The Seawolves had 12 offensive rebounds in the game, with junior center Jakub Petras and junior forward Junior Saintel grabbing four and two, respectively.

“Jake’s just a high energy guy,” Boals said. “He’s really figured out what his role is, accepted his role and is really playing out his role very well.”

But just as the Seawolves approached the precipice of a scoreboard advantage, the rim turned against them. Freshman forward Akwasi Yeboah missed six of his seven three-point attempts and junior guard Bryan Sekunda, who entered as the team’s No. 2 shooter (behind Woodhouse), missed all three of his tries.

“It was just an off night,” Woodhouse said. “They’re a good defensive team, but for us to shoot that bad. … I don’t think we’ll shoot that bad [against them] again.”

Stony Brook was still within two points with two minutes to play in the game, but Vermont freshman forward Anthony Lamb scored a layup to put Vermont up four. On the next Catamounts possession, Saintel committed an ill-advised foul while trying to jump a passing lane, allowing Duncan to shoot a pair of free-throws to put his team up six and seal the Seawolves’ fate.

Stony Brook will play a home game against New Hampshire on Wednesday in a crucial America East conference matchup. The Seawolves are the league’s second place team with a 6-2 record, while the Wildcats lag slightly behind in third, with a 5-3 record, meaning the game has significant seeding implications.

Stony Brook beat New Hampshire, 59-56, in the teams’ first meeting in the Granite State on Jan. 5.

“I told our guys, ‘You’re 6-and-2. You’ve won six games. Everyone’s going to come at you now,’” Boals said. “We’re no longer the preseason number seven pick. We’re the number two team in the conference. We’re going to get everyone’s best shot.”

Stanley discusses Stony Brook’s diversity plans at town hall

Originally published at The Statesman

President Samuel L. Stanley, Jr. vowed to make Stony Brook University a center for diversity and inclusivity on Wednesday afternoon, when he and eight other panelists presented the university’s Equity, Inclusion and Diversity Initiative.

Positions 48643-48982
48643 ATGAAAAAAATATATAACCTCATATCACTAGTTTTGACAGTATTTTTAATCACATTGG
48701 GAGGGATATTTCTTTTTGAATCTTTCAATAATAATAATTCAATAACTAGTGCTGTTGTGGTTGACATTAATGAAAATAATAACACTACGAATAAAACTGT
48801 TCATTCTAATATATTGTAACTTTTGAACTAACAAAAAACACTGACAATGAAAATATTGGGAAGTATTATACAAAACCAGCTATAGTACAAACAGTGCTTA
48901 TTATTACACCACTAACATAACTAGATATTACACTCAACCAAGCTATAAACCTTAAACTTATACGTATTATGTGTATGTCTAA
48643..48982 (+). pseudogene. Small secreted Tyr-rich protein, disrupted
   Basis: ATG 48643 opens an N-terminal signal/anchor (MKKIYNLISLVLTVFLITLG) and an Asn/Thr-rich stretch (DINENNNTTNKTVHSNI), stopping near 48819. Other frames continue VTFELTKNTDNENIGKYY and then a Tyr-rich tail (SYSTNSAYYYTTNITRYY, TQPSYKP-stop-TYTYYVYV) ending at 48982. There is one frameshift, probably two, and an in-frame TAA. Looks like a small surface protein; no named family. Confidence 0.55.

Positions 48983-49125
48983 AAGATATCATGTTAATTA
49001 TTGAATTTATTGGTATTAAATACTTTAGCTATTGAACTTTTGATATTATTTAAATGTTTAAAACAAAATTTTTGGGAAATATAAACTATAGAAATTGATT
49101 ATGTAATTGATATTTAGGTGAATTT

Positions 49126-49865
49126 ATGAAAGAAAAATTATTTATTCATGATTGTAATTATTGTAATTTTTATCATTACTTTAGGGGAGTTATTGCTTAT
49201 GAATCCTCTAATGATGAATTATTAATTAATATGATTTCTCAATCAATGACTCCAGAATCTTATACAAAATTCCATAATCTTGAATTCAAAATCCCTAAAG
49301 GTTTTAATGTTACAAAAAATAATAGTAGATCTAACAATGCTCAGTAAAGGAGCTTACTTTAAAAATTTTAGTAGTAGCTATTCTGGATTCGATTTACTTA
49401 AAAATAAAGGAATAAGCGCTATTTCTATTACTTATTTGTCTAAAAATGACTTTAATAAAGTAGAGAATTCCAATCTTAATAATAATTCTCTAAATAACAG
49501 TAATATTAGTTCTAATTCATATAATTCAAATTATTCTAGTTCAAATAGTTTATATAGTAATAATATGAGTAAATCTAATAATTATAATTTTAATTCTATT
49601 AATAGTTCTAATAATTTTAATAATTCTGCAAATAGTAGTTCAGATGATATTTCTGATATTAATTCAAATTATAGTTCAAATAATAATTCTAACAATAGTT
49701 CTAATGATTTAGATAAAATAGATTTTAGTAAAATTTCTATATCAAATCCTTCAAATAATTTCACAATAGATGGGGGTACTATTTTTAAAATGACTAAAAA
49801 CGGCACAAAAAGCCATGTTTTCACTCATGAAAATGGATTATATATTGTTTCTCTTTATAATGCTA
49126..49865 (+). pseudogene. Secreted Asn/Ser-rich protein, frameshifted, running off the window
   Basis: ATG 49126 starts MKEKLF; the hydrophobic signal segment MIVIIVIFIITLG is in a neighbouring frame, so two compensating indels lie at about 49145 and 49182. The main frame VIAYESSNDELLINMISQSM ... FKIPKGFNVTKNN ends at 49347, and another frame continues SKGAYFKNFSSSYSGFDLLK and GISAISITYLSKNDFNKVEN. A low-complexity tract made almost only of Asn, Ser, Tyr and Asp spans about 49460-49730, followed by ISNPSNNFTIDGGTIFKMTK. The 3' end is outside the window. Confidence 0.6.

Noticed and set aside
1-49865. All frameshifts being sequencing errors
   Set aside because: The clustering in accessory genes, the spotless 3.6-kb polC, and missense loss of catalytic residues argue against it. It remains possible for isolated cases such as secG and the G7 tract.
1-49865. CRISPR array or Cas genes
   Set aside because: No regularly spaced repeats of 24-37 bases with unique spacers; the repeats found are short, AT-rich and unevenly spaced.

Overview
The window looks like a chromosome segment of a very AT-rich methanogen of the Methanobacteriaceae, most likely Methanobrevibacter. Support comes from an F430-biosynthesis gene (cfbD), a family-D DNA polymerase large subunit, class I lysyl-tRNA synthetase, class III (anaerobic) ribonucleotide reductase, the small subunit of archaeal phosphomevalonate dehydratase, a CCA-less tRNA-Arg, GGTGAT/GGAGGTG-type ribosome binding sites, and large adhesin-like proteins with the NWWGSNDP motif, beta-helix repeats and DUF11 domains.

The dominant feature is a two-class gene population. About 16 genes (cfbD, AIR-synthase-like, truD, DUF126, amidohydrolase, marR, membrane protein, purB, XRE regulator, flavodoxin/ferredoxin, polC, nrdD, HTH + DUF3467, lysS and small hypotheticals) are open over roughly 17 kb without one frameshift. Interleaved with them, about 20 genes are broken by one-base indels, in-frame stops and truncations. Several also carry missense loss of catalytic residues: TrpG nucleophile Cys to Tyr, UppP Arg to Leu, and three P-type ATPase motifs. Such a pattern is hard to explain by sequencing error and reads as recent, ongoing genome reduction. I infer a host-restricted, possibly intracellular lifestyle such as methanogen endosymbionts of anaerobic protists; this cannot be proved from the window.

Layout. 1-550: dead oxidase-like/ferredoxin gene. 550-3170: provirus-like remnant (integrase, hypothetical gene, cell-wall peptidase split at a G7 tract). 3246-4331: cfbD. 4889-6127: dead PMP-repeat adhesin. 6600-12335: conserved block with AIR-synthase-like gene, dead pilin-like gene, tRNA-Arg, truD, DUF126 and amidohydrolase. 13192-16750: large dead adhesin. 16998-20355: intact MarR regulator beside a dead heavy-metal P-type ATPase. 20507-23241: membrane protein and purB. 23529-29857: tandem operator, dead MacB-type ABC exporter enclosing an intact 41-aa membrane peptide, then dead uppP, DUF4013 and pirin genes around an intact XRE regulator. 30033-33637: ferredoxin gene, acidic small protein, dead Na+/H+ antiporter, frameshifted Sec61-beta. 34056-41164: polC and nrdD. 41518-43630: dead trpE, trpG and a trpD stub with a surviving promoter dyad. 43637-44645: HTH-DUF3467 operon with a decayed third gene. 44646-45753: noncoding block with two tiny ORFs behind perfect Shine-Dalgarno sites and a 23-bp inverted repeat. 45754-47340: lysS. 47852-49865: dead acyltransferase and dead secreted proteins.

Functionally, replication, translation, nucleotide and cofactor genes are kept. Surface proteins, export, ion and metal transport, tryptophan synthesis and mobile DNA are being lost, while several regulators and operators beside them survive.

“I don’t need to tell you that these are troubling times right now,” Stanley said to a crowd of about 500 at a town hall meeting in the Charles B. Wang Center. “Many people have concerns. I think it’s more important than ever that Stony Brook University be a place where we value all members of our community.”

Throughout the hour-long session, the panel stressed that not all discrimination is conscious and that efforts are underway to make the university faculty and community aware of implicit bias.

Robbye Kinkade, an African-American professor of health science, serves as the director for the Responding to Equity, Diversity and Inclusion, or REDI, Project. The initiative educates the staff about implicit bias and provides the opportunity to take part in periodic diversity seminars.

“We are trying to broaden our definition of diversity,” Kinkade said. “It’s not just about race and ethnicity. It includes gender identity, sexual orientation, military status and so on.”

Stony Brook is looking to broaden its diversity, particularly among African American students, Stanley said. The percentage of black students at the university has decreased from 8.8 percent of the student body in 2005 to 6.5 percent in 2015.

The school will increase its efforts to encourage black students to attend Stony Brook, with outreach programs at regional high schools, especially in the Bronx and Brooklyn, Stanley said.

The initiative also seeks an increase in underrepresented faculty, to establish a culture in which “Stony Brook is the place to be,” for prospective employees, said Stella Tsirka, Ph.D., the co-chair of the initiative’s Faculty Working Group.

“We need to establish Stony Brook as a welcoming hub for underrepresented professionals,” Tsirka said. “A good way to do that is to establish workshops nationally … annually or biannually.”

The university has allocated between $750,000 and $1 million in funding for the diversity initiative, Stanley said. The president added that Stony Brook has created the new administrative position of chief diversity officer. A search to fill the position is underway.

At the undergraduate level, five subcommittees have been created as part of the initiative, Timothy Ecklund, Ph.D., dean of students, said. The committees are Recruitment and Admissions; Student Engagement, Involvement and Retention; Curriculum; Training; and Campus Climate.

The proposed programs Ecklund spoke about include a one-hour orientation course on diversity and gender for incoming students and the implementation of programs for international, non-English speaking students to aid with the acclimation process.